The Most Common Personalization Mistakes Companies Make
With Gartner data revealing that customer experience was the top area of marketing technology investment in 2014, it is no surprise that many brands are clamoring to jump on the personalization bandwagon.
Novice mistakes, however, are easy to make when implementing new strategies and/or technologies. Read below to discover three of the most common personalization mistakes that companies make (so you can avoid making them too):
1. Mistaking investment for innovation.
It can be very easy for Web workers to mistake technology investment for technology innovation, and according to RichRelevance Director of Product Marketing Devang Sachdev, this can result in siloed data that creates a disjointed customer experience.
“With all the best intentions, marketing leaders are investing heavily in technologies and point solutions to that prioritize customer experience. The average enterprise runs over 30 systems and the amount of data generated will grow 20x in the next five years,” said Devang. “More data and systems bring greater integration challenges and costs – and ultimately less ability to coordinate data around the customer. Valuable data often remains siloed in each application, necessitating unifying, cleansing and enriching of data in order to take action. The result is that consumers are jarred daily by disjointed experiences that stem from point and channel-locked solutions and siloed data sources – and marketers see diminishing returns.”
2. Overlooking customer changes.
Another common personalization mistake is when companies don’t take changes that can occur throughout the customer lifecycle into consideration, such as behavioral or situational changes. In fact, SundaySky President and Chief Revenue Officer Jim Dicso reveals that even slight changes can have a significant impact on a company’s personalization initiatives for its customers.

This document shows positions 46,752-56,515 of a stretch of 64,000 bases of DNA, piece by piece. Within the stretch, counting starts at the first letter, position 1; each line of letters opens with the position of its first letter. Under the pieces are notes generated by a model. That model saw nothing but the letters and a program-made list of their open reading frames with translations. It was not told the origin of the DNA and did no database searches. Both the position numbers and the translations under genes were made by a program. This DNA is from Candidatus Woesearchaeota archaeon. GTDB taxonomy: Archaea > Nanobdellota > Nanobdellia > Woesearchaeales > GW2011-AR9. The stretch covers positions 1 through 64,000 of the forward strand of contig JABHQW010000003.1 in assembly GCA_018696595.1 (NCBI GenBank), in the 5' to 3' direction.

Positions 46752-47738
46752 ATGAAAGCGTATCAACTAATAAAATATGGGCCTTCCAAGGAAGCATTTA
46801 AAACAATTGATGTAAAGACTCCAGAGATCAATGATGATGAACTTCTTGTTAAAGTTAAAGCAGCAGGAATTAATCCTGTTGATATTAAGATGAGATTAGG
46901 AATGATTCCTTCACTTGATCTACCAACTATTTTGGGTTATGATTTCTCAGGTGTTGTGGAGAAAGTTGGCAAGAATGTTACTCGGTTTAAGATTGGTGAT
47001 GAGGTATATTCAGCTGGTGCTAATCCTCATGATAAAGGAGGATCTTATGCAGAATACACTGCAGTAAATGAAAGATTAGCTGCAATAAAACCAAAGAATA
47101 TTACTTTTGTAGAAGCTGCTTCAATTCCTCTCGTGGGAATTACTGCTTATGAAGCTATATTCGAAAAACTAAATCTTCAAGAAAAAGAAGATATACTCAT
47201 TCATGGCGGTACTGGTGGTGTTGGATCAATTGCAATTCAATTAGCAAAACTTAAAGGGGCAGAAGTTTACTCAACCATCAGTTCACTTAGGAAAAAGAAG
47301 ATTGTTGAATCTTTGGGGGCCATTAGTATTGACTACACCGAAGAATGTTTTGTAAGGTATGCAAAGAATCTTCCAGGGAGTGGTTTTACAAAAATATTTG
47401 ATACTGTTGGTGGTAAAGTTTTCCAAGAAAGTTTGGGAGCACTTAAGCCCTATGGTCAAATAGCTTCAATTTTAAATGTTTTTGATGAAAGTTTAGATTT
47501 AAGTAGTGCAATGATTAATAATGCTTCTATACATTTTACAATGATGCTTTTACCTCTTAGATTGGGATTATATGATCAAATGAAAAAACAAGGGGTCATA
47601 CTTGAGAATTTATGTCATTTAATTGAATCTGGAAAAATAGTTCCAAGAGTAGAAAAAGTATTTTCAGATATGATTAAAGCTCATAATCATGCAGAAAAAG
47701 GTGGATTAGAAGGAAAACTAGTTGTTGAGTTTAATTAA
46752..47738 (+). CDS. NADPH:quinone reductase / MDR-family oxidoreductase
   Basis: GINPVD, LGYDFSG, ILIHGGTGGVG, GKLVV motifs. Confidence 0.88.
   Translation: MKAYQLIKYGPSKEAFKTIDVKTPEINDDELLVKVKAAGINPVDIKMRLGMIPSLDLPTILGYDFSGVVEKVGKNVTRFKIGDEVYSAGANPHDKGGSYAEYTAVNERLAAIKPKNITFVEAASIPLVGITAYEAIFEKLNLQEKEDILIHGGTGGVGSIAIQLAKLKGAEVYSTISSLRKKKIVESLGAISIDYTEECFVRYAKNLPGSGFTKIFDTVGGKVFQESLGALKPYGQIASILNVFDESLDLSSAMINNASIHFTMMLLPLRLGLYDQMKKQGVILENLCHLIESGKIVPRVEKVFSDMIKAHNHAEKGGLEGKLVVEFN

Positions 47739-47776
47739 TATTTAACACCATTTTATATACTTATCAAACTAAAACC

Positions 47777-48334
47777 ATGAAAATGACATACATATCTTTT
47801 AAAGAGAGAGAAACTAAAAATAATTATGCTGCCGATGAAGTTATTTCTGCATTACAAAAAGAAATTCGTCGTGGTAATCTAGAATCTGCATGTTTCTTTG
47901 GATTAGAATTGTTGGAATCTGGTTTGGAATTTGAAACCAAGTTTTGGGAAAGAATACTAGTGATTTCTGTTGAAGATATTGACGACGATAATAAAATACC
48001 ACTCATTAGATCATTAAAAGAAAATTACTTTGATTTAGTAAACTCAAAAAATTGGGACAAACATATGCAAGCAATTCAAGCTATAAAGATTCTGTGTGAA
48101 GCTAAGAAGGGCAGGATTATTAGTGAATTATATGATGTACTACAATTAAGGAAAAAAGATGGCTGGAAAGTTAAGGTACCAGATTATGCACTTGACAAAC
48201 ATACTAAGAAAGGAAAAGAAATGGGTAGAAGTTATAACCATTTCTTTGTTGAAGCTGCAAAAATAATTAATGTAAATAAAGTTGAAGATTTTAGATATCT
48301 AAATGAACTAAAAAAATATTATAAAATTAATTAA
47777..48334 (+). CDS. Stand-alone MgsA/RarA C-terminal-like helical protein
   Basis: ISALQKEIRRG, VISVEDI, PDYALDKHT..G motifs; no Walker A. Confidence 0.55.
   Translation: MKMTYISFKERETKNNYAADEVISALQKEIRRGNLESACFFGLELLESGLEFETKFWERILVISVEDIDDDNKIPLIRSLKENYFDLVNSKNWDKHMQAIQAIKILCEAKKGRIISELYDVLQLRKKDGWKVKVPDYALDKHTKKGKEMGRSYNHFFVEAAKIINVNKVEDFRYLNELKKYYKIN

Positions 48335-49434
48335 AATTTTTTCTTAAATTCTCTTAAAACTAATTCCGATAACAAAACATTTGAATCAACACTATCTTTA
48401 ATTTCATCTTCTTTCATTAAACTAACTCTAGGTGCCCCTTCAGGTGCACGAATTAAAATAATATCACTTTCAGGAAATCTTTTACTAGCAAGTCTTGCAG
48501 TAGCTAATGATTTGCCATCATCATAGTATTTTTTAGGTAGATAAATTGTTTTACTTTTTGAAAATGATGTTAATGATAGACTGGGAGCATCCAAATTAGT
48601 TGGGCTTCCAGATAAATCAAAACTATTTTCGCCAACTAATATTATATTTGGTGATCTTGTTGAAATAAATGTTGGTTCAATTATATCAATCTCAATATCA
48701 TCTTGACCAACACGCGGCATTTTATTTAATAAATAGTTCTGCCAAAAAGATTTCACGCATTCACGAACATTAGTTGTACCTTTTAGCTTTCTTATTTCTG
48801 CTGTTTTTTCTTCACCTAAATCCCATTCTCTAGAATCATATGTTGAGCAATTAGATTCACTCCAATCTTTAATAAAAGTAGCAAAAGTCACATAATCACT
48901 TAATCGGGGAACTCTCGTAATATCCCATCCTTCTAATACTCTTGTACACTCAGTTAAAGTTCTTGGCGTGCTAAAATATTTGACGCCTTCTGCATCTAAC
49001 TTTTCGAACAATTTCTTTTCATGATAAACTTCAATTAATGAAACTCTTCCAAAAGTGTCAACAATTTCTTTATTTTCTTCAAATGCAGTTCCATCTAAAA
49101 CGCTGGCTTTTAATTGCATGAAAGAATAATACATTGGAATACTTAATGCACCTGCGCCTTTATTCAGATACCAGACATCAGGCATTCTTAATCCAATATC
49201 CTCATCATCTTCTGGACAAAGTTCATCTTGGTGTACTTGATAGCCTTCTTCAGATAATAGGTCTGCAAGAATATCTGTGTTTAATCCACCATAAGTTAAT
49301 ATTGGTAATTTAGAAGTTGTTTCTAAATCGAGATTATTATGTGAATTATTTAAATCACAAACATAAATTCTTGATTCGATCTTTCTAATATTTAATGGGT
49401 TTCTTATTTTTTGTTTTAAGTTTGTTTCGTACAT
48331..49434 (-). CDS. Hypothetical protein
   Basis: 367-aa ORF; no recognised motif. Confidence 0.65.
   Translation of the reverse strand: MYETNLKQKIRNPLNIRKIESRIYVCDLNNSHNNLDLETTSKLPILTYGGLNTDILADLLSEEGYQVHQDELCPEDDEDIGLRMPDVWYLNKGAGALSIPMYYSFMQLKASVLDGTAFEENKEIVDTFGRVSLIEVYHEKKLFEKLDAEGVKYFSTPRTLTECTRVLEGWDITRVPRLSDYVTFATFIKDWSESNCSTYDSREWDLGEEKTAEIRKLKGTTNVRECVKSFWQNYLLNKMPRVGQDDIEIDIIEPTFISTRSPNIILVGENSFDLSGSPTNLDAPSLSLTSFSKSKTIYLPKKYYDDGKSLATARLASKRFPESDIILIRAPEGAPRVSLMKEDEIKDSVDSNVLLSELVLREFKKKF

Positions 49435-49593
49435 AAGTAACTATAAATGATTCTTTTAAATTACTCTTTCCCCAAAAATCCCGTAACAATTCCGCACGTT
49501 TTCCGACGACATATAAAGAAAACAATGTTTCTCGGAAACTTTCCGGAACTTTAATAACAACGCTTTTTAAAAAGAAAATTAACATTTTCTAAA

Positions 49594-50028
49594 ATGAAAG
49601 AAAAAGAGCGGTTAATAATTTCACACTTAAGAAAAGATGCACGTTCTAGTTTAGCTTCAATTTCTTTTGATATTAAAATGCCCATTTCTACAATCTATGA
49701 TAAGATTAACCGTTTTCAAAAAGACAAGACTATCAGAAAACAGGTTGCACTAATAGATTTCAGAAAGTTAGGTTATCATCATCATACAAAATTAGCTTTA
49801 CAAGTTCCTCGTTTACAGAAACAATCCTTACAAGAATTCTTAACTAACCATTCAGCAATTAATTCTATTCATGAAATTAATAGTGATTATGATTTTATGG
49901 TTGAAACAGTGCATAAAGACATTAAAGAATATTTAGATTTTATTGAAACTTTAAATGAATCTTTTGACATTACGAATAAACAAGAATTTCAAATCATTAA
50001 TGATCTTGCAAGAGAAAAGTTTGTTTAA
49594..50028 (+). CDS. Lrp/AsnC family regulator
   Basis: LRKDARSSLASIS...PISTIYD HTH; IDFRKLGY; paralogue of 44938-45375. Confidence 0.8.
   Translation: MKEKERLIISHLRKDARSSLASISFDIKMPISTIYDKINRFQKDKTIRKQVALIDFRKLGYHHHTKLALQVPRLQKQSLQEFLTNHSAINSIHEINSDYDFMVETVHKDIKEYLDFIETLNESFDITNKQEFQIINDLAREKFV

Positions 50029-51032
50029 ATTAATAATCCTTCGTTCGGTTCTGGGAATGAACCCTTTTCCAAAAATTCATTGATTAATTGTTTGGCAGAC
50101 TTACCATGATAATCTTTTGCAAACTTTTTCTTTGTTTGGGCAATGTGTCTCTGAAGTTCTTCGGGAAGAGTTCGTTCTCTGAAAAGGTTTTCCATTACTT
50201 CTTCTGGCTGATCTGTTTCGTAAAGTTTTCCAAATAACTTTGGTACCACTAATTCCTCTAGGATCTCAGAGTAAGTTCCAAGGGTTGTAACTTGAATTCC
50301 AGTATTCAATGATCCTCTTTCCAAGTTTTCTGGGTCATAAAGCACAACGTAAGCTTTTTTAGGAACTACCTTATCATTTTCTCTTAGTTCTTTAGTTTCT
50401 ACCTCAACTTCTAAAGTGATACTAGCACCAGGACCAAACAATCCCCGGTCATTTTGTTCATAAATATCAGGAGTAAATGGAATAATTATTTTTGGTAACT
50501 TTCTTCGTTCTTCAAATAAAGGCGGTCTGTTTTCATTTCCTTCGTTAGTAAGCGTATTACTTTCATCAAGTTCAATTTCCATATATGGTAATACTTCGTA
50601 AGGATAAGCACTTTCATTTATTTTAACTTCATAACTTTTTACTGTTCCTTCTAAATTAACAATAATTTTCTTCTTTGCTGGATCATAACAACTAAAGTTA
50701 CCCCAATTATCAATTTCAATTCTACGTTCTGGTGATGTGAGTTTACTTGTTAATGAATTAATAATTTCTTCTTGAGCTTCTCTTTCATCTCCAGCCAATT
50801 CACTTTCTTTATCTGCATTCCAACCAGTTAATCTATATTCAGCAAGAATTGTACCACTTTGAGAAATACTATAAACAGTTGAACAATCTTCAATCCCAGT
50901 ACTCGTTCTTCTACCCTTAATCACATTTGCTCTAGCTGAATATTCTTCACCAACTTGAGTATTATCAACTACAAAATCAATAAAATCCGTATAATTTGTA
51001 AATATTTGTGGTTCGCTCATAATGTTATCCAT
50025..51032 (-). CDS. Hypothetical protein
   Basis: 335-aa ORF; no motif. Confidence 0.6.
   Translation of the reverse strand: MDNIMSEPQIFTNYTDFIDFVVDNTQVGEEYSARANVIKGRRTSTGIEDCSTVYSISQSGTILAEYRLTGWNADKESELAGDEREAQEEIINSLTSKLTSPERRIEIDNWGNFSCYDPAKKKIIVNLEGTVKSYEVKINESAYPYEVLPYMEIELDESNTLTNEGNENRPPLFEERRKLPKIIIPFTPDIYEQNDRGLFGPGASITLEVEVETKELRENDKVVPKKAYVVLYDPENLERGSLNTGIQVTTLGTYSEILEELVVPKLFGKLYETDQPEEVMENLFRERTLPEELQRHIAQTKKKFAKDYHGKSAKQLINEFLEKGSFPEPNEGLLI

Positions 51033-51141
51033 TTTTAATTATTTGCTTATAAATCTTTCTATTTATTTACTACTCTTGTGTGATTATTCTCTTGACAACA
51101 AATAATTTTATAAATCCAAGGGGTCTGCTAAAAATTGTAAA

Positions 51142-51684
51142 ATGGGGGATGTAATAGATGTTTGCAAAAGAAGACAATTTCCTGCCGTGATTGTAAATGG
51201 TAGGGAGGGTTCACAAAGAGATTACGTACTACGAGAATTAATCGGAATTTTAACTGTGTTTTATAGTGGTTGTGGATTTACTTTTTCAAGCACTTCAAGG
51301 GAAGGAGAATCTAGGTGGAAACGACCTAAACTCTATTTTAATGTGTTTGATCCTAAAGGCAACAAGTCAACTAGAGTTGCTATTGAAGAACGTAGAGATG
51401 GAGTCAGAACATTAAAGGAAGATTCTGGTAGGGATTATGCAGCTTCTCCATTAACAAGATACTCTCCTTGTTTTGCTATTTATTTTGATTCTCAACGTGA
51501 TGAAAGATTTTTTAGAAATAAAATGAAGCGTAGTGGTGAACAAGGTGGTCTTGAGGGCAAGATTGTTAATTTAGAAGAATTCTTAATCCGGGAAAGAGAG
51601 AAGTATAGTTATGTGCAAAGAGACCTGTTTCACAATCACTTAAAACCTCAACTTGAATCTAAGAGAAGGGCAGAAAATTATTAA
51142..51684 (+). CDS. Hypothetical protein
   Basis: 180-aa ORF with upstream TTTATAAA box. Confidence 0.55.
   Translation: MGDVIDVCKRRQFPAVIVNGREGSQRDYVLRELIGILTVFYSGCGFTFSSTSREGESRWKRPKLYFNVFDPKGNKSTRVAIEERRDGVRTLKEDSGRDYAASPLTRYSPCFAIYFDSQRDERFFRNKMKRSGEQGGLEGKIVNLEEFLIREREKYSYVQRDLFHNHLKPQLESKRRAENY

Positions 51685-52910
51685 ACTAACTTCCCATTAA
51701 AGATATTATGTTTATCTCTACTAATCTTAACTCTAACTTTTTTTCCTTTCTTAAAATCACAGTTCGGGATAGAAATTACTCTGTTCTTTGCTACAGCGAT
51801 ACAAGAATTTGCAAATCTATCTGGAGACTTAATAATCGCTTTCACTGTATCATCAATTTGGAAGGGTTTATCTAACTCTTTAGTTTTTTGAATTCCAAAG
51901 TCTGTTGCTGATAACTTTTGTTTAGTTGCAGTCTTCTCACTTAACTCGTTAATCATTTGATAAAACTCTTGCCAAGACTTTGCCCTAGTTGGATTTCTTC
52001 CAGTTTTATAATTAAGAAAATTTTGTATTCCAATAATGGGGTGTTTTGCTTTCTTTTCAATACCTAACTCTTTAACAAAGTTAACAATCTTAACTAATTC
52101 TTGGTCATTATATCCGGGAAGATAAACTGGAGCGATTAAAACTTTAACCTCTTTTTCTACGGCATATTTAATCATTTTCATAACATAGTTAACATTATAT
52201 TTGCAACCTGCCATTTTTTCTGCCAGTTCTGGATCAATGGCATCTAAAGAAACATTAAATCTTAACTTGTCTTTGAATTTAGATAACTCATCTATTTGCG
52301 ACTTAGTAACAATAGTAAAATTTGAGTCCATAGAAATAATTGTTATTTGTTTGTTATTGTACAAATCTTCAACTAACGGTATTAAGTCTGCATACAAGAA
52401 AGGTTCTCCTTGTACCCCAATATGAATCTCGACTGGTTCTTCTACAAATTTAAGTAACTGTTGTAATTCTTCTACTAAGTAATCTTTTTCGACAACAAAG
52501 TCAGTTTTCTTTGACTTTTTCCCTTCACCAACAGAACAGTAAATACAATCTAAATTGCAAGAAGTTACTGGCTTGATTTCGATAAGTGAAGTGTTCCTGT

“Businesses tend to overlook the behavioral and situational changes that occur when a customer moves through the customer lifecycle. Even if it’s a minor change in customer data, it can still make or break a personalized experience. Subtle yet significant changes should play a part in the business’s personalization strategy,” said Dicso. “For instance, new cable customers need to be educated on their new services in order to properly adopt them. As customers move through the initial 30-, 60-, or 90-day onboarding period, high utilization of these services may indicate to the cable company a high-value customer, whereas lack of utilization may be a red flag for an at-risk customer who is likely to churn.”
3. Ending customer engagement too early.
The abundance of channels available today can make it difficult for companies to follow the customer journey. This means that marketers must spend more resources investing in long-term and meaningful relationships with customers. In fact, Founder and CEO of Janrain Larry Drebes notes that the traditional purchase funnel is long gone.
“Because consumers have so many options and so many messages competing for their limited time and attention, marketers must now invest in relationships that develop over time, and that often form in unpredictable and surprising ways,” said Drebes. “Recognizing this change and planning for a funnel with multiple points of entry and exit across various channels and screens will help you better understand how to meet your customers at every point of interaction and drive conversion.”